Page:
Andy Warhol's Polaroids: Love

Much scholarship has been written about Andy Warhol’s artwork, however it has not touched upon Warhol's yearning for love and companionship. Warhol had many boyfriends; however, the prominent ones were Jed Johnson, who Warhol was with for twelve years, and Jon Gould (see image of Jon Gould below) who he was with for four years. Warhol viewed love as an exchange between two people, sharing deep emotions and nurturing another person. When Warhol was young, he watched a lot of movies about heterosexual love and tried to imagine what love would look like for him, having had no model for a queer domestic partnership on TV or in any form of popular culture during this period. In Warhol’s Autobiography, The Philosophy of Andy Warhol, From A to B and Back Again, he sees himself within the heterosexual cinematic fantasy when he describes his “ideal wife”, a person that would have “a lot of bacon [and] bring it all home” as a reference to a partner as a breadwinner. He also questions if it is possible to have a lifelong love affair, have someone 'make you breakfast in the morning' and have someone that he would always like to be around. (pages 45-46) 


Andy Warhol, Bedroom, n.d., black and white photograph, 8" x 10," P.08.6.150. Gift of the Andy Warhol Foundation for the Visual Arts, 2008. © The Andy Warhol Foundation for the Visual Arts, Inc. / Licensed by Artists Rights Society (ARS), New York

Andy Warhol loved antiques and was an avid collector. Warhol and Jed Johnson showcased their purchases at their house on 1342 Lexington Ave in New York. Jed Johnson was the first partner that Warhol lived with. Johnson was also an antiques collector as well as an interior designer. The most famous antiques dealers in New York at the time were located in the vicinity of Warhol's studio at 860 Broadway on the north end of Union Square. Dealers would sometimes even walk into Warhol's studio while he was working to try and sell him something.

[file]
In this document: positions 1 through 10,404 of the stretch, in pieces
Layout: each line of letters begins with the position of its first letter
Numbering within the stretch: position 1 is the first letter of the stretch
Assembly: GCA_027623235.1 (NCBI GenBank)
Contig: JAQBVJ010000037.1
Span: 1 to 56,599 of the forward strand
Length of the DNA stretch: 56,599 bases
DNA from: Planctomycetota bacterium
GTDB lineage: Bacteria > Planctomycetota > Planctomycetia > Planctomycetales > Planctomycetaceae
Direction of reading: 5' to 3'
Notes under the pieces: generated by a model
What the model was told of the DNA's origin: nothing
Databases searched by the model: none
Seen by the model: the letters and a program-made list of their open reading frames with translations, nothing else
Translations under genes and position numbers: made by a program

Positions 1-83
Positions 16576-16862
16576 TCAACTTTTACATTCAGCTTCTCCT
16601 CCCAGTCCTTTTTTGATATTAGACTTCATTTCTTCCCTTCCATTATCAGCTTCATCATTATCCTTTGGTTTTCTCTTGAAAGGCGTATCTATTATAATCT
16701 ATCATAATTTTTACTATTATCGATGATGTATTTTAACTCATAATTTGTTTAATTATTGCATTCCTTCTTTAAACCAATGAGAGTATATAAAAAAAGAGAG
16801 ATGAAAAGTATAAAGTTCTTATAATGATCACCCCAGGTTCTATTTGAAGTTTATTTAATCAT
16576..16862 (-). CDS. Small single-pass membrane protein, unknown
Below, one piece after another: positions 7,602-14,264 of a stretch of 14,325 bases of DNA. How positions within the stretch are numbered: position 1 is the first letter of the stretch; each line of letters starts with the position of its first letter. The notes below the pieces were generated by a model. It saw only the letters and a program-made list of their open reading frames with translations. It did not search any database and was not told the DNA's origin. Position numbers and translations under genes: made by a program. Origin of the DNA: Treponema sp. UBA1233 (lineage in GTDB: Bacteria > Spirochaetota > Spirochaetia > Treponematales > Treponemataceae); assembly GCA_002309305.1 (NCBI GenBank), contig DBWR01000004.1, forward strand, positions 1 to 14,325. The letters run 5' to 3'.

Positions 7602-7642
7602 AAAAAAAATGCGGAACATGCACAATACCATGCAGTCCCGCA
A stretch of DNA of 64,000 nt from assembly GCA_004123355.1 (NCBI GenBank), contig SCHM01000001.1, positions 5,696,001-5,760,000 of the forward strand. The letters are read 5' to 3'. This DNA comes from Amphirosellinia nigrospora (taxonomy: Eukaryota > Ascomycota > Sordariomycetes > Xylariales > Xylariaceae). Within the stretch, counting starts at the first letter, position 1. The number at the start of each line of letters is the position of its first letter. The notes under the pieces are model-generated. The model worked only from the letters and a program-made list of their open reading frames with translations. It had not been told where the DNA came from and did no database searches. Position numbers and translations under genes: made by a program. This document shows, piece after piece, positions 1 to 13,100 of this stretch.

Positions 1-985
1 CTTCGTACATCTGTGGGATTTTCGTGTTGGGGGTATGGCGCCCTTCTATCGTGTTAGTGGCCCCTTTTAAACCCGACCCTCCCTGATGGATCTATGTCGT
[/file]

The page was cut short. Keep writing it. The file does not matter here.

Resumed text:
It is not clear if this image, Bedroom, is an image of Andy’s house or one of the many hotel rooms that he liked to photograph when he was traveling for work.   

The quick snapshot of the bed area looks almost like a ghost is passing by. The meaning of the empty bed possibly represents  mourning, loss, and longing for someone to love. Throughout his life, Andy longed for love and for a partner to accept him for who he truly was.  

Warhol was also terrified of illness, mortality, and aging. The motif of the empty bed shows fear of absence, especially during the time that the AIDS crisis was on the rise. The years 1985-1986 were especially difficult, as many of his friends and colleagues became sick. His partner Jon Gould died in 1986 at the age of 33 from AIDS.


Andy Warhol, Gould, Jon, 1982, black and white photograph, 8" x 10," P.08.6.125. Gift of the Andy Warhol Foundation for the Visual Arts, 2008. © The Andy Warhol Foundation for the Visual Arts, Inc. / Licensed by Artists Rights Society (ARS), New York

Jon Gould was Andy Warhol’s longtime romantic partner. Gould was a Vice President at Paramount Pictures and first appears in Warhol’s diaries when he writes in 1980: “I sent flowers to Jon Gould, the gay vice president at Paramount. I decided that I should fall in love. And that is what I am going to do with Jon Gould”. The two vacationed together frequently in Montauk, NY where Warhol owned a home.

Warhol did not write much about Gould in his diaries because Gould wanted to keep their relationship private, out of fear that he would be outed at work. For a while, in Warhol’s diaries, he referred to Gould simply as “Paramount”. Gould is one of the most photographed people in Warhol’s photographic collection. Gould's importance in Andy’s life speaks loudly through photographs and captures love that Andy’s words could not due to fear of judgment, hate, and prejudice.


Andy Warhol, Sand, n.d., black and white photograph, 8" x 10," P.08.6.146. Gift of the Andy Warhol Foundation for the Visual Arts, 2008. © The Andy Warhol Foundation for the Visual Arts, Inc. / Licensed by Artists Rights Society (ARS), New York

The themes of absence and longing appear in this photograph, especially in light of the looming AIDS crisis, through the traced footsteps of those who have stepped in the sand. We also see the artist’s presence in the photograph as he could have stepped in the sand with his own feet. This photograph was most likely taken on one of Warhol’s trips to Montauk where he spent a lot of time on the beach.  

Warhol admired the appearance of sand as he wrote in his autobiography The Philosophy of Andy Warhol: “I can never get over when you’re on the beach how beautiful the sand looks and the water washes it away and straightens it up and the trees and the grass all look great. I think having land and not ruining it is the most beautiful art that anybody could ever want to own.”


Andy Warhol's Polaroids